Market Insights: Market Commentary - Small Cap vs. Large Cap: Might is Right ... for now
Milestone Wealth Management Ltd. - Aug 28, 2020
Macroeconomic and market developments North American equity markets were positive this week, with Canada up ~1%; in the US, the S&P500 and Dow both positive by ~2%. The price of US oil was up this week, with West Texas Intermediate crude trading at
Macroeconomic and market developments
- North American equity markets were positive this week, with Canada up ~1%; in the US, the S&P500 and Dow both positive by ~2%.
- The price of US oil was up this week, with West Texas Intermediate crude trading at $43, however in Canada, the Western Canadian Select price stayed flat at $30.
- The Canadian dollar was up, going from 75.8 cents last Friday to 76.3 this Friday.
- Gold was also positive, trading at $1,971, up from $1,946 last Friday.
- In Canada, Erin O'Toole was elected the new Conservative Party Leader. Headlines focused on opposition party prospects for taking on Trudeau's Liberal government in a possible fall election.
- Jason Kenney’s Alberta provincial government released its financial update on Thursday projecting a 2020 budget deficit of over $24B. The figures “are incredibly sobering” and “predict a grim reality for Albertans,” said Finance Minister Travis Toews, who hinted that further cuts to government services could be in store.
- Canadian banks were on deck to report quarterly earnings this week, which generally surprised to the positive.
- The Dow Jones Industrial Average made some changes to its 30 stock index this week. Please see our charts below for an in depth analysis.
- Whereas last week saw the Democrats holding their Democratic National Convention, this week was the Republican’s turn holding their Republican National Convention. The GOP formally re-nominated Donald Trump and VP Mike Pence to run for a second term. Trump announced that if re-elected, he will slap tariffs on any company that leaves the United States to create jobs elsewhere.
- The number of confirmed COVID-19 cases continued to increase this week. Total global cases are now approaching 25 million; the death toll now sits at roughly 840,000. The US continues to lead, with over 6.05 million cases and just over 185,000 deaths. Brazil is at roughly 3.78 million and India at roughly 3.45 million cases.
- For a deeper COVID dive, the US investment company First Trust has put out a US COVID-19 Tracker: here
Charts of the week
We continue to see great disparity between the performance of the mainstream S&P 500 Index which is market-weighted versus the S&P 500 Equal Weight Index where each component forms an equal weight. The primary reason for this is strong performance of a few mega cap tech companies which are becoming a larger proportion of the index based on market capitalisation. The S&P 500 Index is up approximately 8% YTD while the S&P 500 Equal Weight Index is down 3.5% for a spread of 11.5% which is as high as it has ever been. Clearly, the overall U.S. equity market has not been as healthy as the mainstream index would indicate, and due to this the S&P 500 Index is becoming less of an appropriate indicator. If we look at alternative indices, the long-standing Dow Jones Industrial Average is roughly flat this year and the NYSE Composite is down about 6%.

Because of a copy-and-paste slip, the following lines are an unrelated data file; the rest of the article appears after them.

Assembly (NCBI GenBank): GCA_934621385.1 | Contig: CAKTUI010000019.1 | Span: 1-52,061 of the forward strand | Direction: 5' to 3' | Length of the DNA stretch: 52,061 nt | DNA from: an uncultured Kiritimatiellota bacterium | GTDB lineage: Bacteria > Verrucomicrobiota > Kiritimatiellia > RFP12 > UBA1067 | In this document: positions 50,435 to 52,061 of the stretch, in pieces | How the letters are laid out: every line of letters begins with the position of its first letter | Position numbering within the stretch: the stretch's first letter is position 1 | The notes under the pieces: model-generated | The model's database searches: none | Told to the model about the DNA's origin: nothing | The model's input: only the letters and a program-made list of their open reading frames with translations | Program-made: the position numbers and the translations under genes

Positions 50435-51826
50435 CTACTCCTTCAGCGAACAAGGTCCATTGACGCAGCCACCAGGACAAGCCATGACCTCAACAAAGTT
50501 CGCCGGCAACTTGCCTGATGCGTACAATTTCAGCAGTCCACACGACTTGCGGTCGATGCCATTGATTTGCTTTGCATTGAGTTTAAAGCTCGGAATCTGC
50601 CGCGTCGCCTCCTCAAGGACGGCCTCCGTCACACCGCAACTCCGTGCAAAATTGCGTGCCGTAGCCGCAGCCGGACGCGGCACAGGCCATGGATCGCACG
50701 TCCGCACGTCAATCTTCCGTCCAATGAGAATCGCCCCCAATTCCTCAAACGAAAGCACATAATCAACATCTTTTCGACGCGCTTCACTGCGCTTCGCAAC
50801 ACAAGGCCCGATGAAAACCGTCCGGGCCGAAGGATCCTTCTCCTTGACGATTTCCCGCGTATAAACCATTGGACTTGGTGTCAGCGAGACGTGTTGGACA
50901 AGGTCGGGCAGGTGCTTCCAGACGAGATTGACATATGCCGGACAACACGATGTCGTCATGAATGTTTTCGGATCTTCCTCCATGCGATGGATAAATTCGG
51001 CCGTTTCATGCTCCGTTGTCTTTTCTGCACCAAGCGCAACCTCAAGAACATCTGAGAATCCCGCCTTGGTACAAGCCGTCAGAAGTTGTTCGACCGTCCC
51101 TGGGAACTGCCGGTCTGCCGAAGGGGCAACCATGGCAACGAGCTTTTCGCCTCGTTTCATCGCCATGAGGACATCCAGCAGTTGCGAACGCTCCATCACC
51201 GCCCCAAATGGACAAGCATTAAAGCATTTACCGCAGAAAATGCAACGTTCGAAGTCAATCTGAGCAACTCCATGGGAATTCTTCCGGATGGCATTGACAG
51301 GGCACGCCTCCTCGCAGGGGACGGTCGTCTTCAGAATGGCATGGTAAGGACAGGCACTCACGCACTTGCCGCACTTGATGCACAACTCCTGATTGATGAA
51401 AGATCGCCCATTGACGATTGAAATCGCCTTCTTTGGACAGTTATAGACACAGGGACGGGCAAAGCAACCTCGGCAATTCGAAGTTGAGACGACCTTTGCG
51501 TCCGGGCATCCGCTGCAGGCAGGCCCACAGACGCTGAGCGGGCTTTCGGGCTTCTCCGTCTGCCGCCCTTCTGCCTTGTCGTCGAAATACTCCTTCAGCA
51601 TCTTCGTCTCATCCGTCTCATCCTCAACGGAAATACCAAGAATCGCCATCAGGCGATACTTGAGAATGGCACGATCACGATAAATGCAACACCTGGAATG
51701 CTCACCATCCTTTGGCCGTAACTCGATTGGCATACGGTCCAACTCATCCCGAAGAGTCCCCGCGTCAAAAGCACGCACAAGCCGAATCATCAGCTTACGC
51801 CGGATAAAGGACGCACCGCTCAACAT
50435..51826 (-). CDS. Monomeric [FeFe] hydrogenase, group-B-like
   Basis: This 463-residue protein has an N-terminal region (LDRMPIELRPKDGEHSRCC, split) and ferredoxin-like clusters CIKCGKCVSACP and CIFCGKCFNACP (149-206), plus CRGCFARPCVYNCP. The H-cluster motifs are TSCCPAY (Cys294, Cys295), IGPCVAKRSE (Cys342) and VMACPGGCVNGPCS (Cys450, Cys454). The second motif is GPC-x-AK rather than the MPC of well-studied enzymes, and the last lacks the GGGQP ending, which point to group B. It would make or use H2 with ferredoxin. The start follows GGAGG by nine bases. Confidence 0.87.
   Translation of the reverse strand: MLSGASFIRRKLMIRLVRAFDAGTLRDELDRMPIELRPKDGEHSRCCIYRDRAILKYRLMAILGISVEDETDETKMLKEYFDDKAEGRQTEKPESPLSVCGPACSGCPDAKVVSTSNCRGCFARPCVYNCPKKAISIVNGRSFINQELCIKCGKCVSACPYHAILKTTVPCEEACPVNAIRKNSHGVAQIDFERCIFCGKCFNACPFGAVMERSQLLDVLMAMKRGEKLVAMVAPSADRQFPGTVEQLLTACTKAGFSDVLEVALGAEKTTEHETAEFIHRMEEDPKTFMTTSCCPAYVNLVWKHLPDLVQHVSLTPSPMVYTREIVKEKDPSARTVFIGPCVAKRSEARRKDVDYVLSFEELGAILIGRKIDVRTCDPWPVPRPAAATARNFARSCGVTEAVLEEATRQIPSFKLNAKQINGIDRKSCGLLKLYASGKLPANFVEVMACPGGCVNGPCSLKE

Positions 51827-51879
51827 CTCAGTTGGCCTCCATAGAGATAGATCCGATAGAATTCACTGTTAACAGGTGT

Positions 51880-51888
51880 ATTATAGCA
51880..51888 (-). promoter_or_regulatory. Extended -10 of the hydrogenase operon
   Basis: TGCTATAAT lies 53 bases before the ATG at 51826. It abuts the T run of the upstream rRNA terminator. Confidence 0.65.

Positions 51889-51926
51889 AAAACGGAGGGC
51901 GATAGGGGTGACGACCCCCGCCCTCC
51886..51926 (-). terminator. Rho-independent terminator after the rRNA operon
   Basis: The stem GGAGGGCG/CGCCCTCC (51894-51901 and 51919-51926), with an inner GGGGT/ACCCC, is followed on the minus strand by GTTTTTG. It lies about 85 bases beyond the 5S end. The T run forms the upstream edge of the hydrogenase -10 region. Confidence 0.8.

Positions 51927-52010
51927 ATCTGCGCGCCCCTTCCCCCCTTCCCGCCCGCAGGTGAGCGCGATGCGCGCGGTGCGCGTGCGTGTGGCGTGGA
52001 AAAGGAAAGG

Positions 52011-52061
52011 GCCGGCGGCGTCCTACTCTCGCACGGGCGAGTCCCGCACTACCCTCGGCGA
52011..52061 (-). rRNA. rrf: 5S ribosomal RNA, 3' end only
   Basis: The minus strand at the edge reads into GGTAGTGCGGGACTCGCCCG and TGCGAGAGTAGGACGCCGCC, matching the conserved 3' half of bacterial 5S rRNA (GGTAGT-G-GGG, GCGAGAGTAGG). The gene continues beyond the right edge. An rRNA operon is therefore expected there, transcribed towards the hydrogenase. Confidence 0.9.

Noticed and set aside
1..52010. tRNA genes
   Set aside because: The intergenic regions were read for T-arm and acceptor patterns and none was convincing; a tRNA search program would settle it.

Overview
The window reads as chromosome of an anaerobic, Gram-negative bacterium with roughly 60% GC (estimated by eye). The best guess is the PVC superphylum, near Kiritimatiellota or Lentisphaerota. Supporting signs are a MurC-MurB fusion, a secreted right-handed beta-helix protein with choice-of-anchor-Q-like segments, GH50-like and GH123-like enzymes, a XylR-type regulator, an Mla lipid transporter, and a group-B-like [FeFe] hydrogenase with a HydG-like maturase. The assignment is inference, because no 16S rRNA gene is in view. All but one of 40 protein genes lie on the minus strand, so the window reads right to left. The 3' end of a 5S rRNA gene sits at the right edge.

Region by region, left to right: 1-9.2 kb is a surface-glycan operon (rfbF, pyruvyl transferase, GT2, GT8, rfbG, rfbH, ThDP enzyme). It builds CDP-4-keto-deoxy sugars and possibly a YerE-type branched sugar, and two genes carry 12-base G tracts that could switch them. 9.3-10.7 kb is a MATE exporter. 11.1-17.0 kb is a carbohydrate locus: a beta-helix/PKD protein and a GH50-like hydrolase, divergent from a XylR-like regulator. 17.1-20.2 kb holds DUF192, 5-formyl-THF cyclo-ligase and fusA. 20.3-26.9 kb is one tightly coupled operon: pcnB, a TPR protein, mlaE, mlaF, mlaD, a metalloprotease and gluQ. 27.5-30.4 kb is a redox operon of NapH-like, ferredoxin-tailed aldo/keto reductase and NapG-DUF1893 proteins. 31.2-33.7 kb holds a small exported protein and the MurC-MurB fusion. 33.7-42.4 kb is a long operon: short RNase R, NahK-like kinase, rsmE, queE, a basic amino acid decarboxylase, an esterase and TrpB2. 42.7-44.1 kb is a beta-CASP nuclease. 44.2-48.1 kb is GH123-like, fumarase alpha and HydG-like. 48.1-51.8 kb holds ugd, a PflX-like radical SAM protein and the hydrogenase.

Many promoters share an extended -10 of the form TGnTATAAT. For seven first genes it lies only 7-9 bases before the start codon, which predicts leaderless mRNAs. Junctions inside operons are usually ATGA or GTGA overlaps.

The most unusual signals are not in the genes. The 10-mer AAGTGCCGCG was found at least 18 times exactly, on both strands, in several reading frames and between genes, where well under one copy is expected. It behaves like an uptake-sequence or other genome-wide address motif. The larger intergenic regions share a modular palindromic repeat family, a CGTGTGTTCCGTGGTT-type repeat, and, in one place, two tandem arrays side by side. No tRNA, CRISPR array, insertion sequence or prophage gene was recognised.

This line bar chart shows the performance at a glance for every one of the 500 stocks in the Index. The grey area on the left is the 50 largest stocks and the grey area on the right the 50 smallest stocks in the S&P 500. The numbers in green and red at the top are the year-to-date performance numbers, with the white area in between the other 400 stocks. This is a great representation of the incredible disparity we are seeing in the U.S. stock market this year.
Looking at it another way, the chart below is year-to-date performance of the rolling 50-stock average in the S&P 500. As you move from left to right, you can visually see this disparity across the U.S. market cap spectrum.
We also wanted to highlight that the S&P, the firm responsible for maintaining the composition of the Dow Jones Industrial Average (DJIA), announced the most significant reshuffling of the index since 2013 which will take place on August 31st. Salesforce.com (CRM) will replace Exxon Mobil (XOM), Amgen (AMGN) will replace Pfizer (PFE), and Honeywell (HON) will replace Raytheon (RTX). This change also coincides with the announced Apple (AAPL) 4-for-1 stock split. This is noteworthy, because unlike the S&P 500 which is market-weighted, the DJIA is price-weighted, so this reduction in price per share for Apple has a significant effect. Although this six-stock change is the biggest in seven years, it is actually the change in the price of Apple that will have the greatest impact on the Average. Because the DJIA is weighted by each company's share price, once AAPL's split becomes effective, its weight in the index will drop from just over 12% down to 3%.
This is an interesting shift because so far this year AAPL's 71% gain has had a positive impact on the DJIA of 1,455 points. After the stock splits, AAPL's total weight in the index will only be 3%, or the equivalent of 846 points. Stock splits may be meaningless in terms of a company's fundamentals, but for a price-weighted index like the DJIA, they can have a large impact! Besides the AAPL split, the other notable aspect of the index reshuffling is that the average share prices of the stocks going into the index are four times higher than the ones going out. As a result, AMGN will go into the index with the third-highest weighting, CRM will have the fifth-highest weighting and HON will be the ninth highest-weighted component. Here is a summary of the changes in the sector weightings of the index. You will see the drastic changes to technology (down) and health care (up), each moving about 4.5% in either direction, as well as a 2% increase to industrials.